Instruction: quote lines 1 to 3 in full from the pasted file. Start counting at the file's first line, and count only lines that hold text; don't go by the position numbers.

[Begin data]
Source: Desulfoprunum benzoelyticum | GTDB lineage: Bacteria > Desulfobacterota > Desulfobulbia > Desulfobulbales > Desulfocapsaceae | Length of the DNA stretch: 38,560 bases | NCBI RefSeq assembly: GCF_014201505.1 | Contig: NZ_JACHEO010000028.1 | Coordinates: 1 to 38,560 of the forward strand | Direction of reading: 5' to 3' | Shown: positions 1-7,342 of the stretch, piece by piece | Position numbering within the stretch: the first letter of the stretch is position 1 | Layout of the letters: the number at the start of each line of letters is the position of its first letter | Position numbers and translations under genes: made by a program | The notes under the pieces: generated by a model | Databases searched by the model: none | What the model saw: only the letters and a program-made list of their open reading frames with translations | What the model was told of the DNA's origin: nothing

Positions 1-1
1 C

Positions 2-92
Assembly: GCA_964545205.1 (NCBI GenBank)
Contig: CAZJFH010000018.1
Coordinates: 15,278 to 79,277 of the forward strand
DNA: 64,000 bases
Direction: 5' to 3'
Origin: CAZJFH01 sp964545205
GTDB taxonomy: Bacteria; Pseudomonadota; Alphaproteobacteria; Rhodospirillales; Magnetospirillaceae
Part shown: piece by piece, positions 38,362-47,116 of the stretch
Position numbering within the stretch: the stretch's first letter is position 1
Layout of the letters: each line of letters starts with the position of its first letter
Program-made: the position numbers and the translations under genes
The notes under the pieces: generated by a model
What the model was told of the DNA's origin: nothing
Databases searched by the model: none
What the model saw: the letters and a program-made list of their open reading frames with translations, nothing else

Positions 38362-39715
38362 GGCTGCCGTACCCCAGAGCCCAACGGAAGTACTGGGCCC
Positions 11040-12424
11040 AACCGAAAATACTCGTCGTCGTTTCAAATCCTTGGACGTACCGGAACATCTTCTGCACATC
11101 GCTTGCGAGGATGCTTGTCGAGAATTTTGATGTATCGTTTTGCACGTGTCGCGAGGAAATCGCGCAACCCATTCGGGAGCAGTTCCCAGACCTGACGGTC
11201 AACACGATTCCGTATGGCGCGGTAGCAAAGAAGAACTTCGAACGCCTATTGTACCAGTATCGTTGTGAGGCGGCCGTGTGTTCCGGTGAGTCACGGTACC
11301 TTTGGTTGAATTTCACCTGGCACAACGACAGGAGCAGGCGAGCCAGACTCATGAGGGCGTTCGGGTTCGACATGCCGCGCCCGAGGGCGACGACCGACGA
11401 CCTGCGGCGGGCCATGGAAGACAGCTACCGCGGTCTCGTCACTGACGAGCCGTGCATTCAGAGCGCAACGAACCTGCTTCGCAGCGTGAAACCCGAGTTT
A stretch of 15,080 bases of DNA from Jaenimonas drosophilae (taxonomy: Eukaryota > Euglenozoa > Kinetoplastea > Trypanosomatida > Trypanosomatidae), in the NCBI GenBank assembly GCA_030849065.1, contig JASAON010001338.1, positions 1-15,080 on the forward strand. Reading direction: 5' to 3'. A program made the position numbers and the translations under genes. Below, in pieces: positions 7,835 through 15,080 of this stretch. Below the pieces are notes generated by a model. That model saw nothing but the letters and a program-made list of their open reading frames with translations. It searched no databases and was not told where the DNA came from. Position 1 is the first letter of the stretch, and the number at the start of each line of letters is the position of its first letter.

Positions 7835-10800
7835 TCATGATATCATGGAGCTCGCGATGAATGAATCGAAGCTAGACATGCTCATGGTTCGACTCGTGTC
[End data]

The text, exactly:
Source: Desulfoprunum benzoelyticum | GTDB lineage: Bacteria > Desulfobacterota > Desulfobulbia > Desulfobulbales > Desulfocapsaceae | Length of the DNA stretch: 38,560 bases | NCBI RefSeq assembly: GCF_014201505.1 | Contig: NZ_JACHEO010000028.1 | Coordinates: 1 to 38,560 of the forward strand | Direction of reading: 5' to 3' | Shown: positions 1-7,342 of the stretch, piece by piece | Position numbering within the stretch: the first letter of the stretch is position 1 | Layout of the letters: the number at the start of each line of letters is the position of its first letter | Position numbers and translations under genes: made by a program | The notes under the pieces: generated by a model | Databases searched by the model: none | What the model saw: only the letters and a program-made list of their open reading frames with translations | What the model was told of the DNA's origin: nothing

Positions 1-1
1 C